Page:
A nicely dressed, young woman wears sunglasses and a wide-brimmed hat to protect her eyes from the summer sun

Protect Your Eyes, Wear Sunglasses

Wearing sunglasses whenever you’re outside is a good way to help prevent skin and eye cancers caused by ultraviolet (UV) radiation.

A pair of fashionable sunglasses come in handy when it’s bright outside, but those snazzy shades can do more than keep the sun out of your eyes. Specifically, they can block UV radiation that your eyelids can’t stop.

“Eyelids help protect the eyes in many ways, but that skin area is thin, fragile, and vulnerable to UV light,” says Angela Quick, MS, Director of Oncology at the Prevea Cancer Center at HSHS Sacred Heart Hospital. “UV light exposure can lead to skin cancers of the eyelid, which account for 5% to 10% of all skin cancers.”

In addition, UV radiation can cause problems underneath the skin. Long-term overexposure to UV radiation can increase your risk of eye cancers, including intraocular melanoma and conjunctival cancer. UV radiation can also contribute to the development of cataracts, macular degeneration, and other conditions that can affect or effectively eliminate your vision.

“Sun and UV damage can happen at any time of the year, even during overcast weather,” Quick says. “The best defense against UV rays is to wear UV-blocking sunglasses and broad-brimmed hats whenever you’re outside.”

What to Look For

When you shop for sunglasses, choose a pair with more than fashion impact in mind.

“Wear sunglasses that block both UVA and UVB rays,” Quick says. “Sunglasses are usually labeled to show whether they offer this protection.”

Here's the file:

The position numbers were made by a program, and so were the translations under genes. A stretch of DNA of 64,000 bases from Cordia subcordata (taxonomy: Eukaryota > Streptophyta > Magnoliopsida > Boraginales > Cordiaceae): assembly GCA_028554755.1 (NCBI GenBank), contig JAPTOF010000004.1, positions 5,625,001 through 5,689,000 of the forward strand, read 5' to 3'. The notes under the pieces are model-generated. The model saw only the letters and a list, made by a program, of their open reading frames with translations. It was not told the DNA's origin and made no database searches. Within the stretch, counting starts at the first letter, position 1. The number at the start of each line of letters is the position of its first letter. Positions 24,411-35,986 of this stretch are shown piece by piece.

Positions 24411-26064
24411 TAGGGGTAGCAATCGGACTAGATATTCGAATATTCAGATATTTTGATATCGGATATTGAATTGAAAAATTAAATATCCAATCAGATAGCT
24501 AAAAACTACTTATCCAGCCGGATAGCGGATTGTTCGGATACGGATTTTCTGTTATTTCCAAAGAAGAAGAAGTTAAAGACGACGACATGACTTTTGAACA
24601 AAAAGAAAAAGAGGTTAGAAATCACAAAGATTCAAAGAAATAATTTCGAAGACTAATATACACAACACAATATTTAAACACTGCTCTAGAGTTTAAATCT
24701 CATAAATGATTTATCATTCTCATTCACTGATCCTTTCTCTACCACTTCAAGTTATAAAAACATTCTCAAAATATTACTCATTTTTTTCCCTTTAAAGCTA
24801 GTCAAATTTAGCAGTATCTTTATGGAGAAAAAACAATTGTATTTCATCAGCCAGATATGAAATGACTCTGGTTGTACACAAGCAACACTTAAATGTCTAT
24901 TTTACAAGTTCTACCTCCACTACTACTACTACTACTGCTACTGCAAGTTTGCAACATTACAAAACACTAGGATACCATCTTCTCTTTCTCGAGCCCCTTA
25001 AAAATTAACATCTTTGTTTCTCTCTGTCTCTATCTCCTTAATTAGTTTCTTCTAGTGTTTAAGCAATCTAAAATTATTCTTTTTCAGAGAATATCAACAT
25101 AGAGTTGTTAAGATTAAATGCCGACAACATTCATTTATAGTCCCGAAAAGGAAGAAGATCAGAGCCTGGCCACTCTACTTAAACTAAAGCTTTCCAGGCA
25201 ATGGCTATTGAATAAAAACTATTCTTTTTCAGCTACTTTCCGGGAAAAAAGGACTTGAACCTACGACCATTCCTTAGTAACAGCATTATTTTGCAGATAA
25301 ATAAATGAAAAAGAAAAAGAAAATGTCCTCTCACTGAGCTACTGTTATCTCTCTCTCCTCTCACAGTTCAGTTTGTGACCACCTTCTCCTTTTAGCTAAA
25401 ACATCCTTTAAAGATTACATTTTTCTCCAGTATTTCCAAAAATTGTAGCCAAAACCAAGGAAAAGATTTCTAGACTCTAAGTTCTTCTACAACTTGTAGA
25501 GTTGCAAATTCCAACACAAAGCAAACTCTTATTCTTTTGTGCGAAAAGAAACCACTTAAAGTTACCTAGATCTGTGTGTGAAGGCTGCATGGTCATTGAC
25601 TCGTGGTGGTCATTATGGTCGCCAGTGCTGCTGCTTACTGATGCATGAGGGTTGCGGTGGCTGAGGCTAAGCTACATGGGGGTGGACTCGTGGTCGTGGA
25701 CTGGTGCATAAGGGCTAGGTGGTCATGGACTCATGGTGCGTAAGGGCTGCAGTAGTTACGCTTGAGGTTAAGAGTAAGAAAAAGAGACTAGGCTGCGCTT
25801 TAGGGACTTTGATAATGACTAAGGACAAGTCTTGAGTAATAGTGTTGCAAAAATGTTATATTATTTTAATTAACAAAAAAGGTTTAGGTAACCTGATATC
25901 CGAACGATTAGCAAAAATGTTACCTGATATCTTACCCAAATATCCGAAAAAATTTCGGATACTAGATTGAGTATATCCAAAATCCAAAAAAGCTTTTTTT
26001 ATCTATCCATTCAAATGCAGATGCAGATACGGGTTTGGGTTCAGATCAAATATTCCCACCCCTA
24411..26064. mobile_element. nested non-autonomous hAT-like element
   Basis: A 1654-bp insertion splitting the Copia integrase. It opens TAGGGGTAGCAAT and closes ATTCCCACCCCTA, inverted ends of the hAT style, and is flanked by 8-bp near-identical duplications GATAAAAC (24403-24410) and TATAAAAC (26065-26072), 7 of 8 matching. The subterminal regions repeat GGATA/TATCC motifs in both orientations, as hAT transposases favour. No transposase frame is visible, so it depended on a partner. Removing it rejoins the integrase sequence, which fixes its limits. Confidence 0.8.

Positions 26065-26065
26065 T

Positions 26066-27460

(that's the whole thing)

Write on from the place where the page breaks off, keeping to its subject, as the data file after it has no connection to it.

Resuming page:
According to the American Optometric Association, about half of all consumers do not check the UV protection level of the sunglasses they purchase. Don’t settle for anything less than 100% protection against both UVA and UVB light. Some sunglasses may be marked with “UV 400,” which means they provide 100% protection against both types of UV rays.

And always remember to wear sunscreen along with your sunglasses.

“Look for broad-spectrum protection against UVA and UVB rays with an SPF of 30 or higher,” Quick says.

Early detection and treatment of cancer can help improve your chance of survival. Don’t hesitate to visit your primary care provider, dermatologist, or ophthalmologist if you notice these warning signs of skin or eye cancer:

  • Eyelid inflammation that doesn’t respond to medication
  • Persistent red eye
  • Skin discoloration
  • Unexplained growths on the face
  • Unexplained loss of eyelashes
  • Unusual lumps, bumps, and lesions
 Visit the Prevea Cancer Center at HSHS Sacred Heart Hospital or call 715.717.3929 to learn more about the Prevea Cancer Center at HSHS Sacred Heart Hospital.

You may also be interested in “Serene Environment Supports Healing for Cancer Center Patients.”